The facts concerning the written offer in controversy were as follows: Mr. Denson, the attorney for the plaintiff, Doak, had, on several occasions, after the entry of the judgment and before the offer was made, informed Bruson and his attorney that Doak would grant no further extension of time, and that the money would have to be paid within the time fixed by the judgment. A few days prior to May 20, 1905, Denson told Bruson that Doak was then in San Francisco, and was ready to make the deed if the money was paid, but was going to Mexico in a few days to be gone several weeks, and urged upon Bruson the necessity of getting the money to make the payment before the time was up and while Doak was here to sign the deed. On May 20, 1905, two days before the offer, Denson told Bruson that Doak had left the city and had not left with him (Denson) any deed to be delivered if payment should be made. On May 22, 1905, at the hour stated, two men, unknown to Denson, appeared in his office, and one of them, who said his name was Albert Batz, served upon Denson the written offer in question. It was signed by Bruson and purported to offer to pay "Denson, as attorney for said David P. Doak, and for said Doak," the sum required, stating it, and to demand of Doak, through Denson, a deed as provided in the decree, and declared that the tender was dependent on the delivery of a duly executed deed. Denson thereupon inquired, "Where is the money?" — to which Batz answered, "They did not give me any and I did not bring any." Denson then asked, "Have you no money or any check with which to make this tender?" Batz said he had not. Denson then told him he was ready and willing to receive the money, and would see that Bruson got a deed if the money was paid within the time. Batz said he was furnished with no money and was not authorized to pay any. Nothing further occurred at the time, and no other offer was ever made. At the hearing Denson filed a counter affidavit stating that he had prepared the form of a deed, but that, as it was not known whether Bruson or the intervener would pay the money, it was not signed, and that he was informed and believed that Bruson had tried to get the money to make the payment, but had not succeeded and had not the money and was unable to pay. The notice of motion was served on May 31, 1905. In opposition to the motion, the affidavits of Bruson, James Camp, and Aylett R. Cotton, attorney for the intervener, were read. It was not stated or claimed in either of these affidavits that Bruson, at the time of the tender, or at any time afterward, had the money wherewith to pay the sum required, or was or had been able, ready, or willing to make such payment. No money was produced or offered at the hearing. The affidavits for the defendant appear to have been intended to show that the deed was not ready for delivery at the time of the offer. The defendant did not profess to be then able, ready, or willing to pay, but claimed that by reason of the failure of Doak to have the deed ready he was entitled to further time in which to make the payment.

One of the essential requirements of a tender is that it must be made in good faith. (Civ. Code, sec. 1493; Horan v. Harrington, 130 Cal. 142, [ 62 P. 400]; Potts v. Plaisted, 30 Mich. 149; McPherson v. Wiswell, 16 Neb. 625, [21 N.W. 391].) It is also provided by the code that "An offer of performance is of no effect if the person making it is not able and willing to perform according to the offer." (Civ. Code, sec. 1495.) The provisions of sections 2074 of the Code of Civil Procedure, and 1496 of the Civil Code do not dispense with these requirements. In Ladd v. Mason, 10 Or. 314, the court says: "Surely the justice and good sense of the legislature should not be impugned by such a construction of this provision as would place its framers in the position of having intended to provide a mode whereby a party might make a valid tender if his offer should not be accepted, without the readiness or ability to make it good, in the event of its acceptance." And in Holliday v. Holliday, 13 Or. 523, [11 P. 260], it is said that this statute dispenses with the necessity of actually producing the money with the offer, "but this does not dispense with the necessity of the party having the money in fact." (See, also, Kuhns v. Chicago etc. Co., 65 Iowa, 528, [22 N.W. 661]; Shugart v. Pattee, 37 Iowa, 422; Ladd v. Mason, 10 Or. 314; Holliday v. Holliday, 13 Or. 523, [11 P. 260]; McCourt v. Johns, 33 Or. 561, [53 P. 601].)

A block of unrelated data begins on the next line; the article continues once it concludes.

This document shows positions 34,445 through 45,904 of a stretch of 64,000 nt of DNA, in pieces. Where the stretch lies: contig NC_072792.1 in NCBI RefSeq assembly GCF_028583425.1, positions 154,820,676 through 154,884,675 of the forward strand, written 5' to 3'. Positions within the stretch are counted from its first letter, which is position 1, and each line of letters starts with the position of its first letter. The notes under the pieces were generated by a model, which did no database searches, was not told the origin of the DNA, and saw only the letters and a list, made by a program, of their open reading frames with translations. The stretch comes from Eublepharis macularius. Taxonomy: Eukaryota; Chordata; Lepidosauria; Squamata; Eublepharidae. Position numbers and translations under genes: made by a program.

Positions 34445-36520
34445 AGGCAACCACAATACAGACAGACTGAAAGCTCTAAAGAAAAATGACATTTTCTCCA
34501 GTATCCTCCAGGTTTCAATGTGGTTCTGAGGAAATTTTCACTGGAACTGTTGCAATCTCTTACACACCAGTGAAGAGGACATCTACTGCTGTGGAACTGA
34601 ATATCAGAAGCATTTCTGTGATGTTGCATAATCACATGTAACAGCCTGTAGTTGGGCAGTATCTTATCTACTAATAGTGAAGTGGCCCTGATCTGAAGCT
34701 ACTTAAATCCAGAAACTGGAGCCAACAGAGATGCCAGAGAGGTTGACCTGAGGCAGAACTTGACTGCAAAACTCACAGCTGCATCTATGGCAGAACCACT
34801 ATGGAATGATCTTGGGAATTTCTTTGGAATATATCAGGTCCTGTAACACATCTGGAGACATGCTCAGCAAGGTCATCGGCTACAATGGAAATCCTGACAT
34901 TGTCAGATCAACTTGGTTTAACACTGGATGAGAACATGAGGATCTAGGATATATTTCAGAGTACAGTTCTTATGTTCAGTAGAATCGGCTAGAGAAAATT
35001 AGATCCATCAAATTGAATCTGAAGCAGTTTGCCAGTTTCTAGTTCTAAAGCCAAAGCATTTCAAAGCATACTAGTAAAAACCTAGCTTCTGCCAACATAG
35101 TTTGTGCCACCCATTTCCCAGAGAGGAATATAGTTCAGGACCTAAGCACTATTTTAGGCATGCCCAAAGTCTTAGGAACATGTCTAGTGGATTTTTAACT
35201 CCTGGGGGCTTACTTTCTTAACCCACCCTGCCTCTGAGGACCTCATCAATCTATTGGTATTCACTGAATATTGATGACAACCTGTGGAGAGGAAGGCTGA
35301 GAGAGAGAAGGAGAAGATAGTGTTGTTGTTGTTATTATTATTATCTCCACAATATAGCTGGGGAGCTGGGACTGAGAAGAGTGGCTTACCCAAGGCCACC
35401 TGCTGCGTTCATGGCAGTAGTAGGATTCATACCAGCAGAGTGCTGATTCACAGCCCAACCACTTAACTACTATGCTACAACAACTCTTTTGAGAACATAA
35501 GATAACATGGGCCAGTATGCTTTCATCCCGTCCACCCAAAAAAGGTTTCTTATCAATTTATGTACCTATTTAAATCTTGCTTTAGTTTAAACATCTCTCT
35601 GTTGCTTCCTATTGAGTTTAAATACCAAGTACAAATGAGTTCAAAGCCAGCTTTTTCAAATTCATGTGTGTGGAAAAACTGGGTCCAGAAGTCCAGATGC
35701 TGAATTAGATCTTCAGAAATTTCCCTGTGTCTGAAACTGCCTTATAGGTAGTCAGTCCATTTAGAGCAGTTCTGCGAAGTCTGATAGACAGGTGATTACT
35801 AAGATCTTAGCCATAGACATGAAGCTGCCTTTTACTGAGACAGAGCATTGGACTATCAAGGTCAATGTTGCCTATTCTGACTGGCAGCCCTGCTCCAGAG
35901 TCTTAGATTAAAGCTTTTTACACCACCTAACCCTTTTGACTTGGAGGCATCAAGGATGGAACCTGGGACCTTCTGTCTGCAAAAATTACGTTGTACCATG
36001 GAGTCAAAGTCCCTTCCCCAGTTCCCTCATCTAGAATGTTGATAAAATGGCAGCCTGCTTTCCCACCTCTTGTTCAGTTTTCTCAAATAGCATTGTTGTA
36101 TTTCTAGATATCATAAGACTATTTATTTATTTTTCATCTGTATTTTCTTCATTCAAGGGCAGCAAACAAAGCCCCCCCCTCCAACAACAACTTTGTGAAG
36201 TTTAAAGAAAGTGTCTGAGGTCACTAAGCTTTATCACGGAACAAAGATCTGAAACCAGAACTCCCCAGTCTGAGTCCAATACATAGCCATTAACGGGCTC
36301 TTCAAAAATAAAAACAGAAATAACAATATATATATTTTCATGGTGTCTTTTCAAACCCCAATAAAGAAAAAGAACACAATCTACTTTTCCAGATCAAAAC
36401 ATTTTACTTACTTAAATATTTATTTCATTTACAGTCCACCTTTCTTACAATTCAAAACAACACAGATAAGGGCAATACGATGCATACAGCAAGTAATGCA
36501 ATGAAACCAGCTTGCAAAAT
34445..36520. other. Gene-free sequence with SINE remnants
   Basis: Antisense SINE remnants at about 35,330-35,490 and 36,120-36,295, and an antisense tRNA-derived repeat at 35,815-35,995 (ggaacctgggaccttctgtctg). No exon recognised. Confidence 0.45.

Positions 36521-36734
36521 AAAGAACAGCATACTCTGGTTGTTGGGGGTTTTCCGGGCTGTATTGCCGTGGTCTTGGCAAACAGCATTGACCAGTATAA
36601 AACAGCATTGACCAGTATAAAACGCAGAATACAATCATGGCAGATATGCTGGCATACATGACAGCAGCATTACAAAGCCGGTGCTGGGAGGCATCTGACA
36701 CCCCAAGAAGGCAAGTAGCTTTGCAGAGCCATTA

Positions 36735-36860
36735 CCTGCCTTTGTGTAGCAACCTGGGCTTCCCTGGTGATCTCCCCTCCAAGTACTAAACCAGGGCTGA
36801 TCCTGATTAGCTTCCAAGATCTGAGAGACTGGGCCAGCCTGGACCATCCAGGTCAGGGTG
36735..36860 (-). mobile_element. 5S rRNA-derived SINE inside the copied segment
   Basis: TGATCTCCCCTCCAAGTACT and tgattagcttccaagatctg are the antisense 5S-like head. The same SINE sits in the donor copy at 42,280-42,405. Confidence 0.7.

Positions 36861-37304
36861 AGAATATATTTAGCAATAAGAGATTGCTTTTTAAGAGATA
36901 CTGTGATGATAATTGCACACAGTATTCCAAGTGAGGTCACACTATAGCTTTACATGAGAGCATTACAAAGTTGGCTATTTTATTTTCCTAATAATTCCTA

We are of the opinion that the court may well have concluded from the facts shown that at the time the offer was made the defendant Bruson did not have the money he offered and was not able or willing to perform, and that the offer was made with knowledge, or in the belief, that Doak had left the city without providing a deed for delivery, and for the purpose of taking advantage of his absence to make an offer on paper to his attorney, Denson, without the ability to make it real. The fact that the offer was in terms directed to Denson, as attorney for Doak, after information that he had no deed and that Doak was absent, the fact that the agent who made the paper offer was provided with neither money, check, nor authority to pay, the fact that no offer was made at the hearing, nor any showing made of ability to pay then, or at any other time, in the face of the objection, suggested by the affidavit served with the notice and stated on information and belief, that the money did not accompany the offer and that the offer itself was a sham, all tend strongly to this conclusion. The court was therefore justified in making the order complained of.

The rule stated in section 1498 of the Civil Code, that one making a tender may make it depend upon the due performance of a concurrent condition, does not affect the case, for nevertheless the party must act in good faith and be able and willing to perform, else, under sections 1493 and 1495 and the authorities above cited, his written offer will be of no avail. Nor does the fact that the other party was also unprepared to perform furnish any justification for his own inability, nor change what would otherwise be an ineffectual and shadowy form into a substantial, bona fide, and effective tender.

The order is affirmed.

Sloss, J., Angellotti, J., Henshaw, J., McFarland, J., and Lorigan, J., concurred.

Summaries of

Doak v. Bruson

Supreme Court of California,In Bank
Sep 19, 1907
152 Cal. 17 (Cal. 1907)
Case details for

Doak v. Bruson

Case Details

Full title:DAVID P. DOAK, Respondent, v. WILLARD C. BRUSON, Appellant; ELECTRIC IRON…

Court:Supreme Court of California,In Bank

Date published: Sep 19, 1907


152 Cal. 17 (Cal. 1907)
91 P. 1001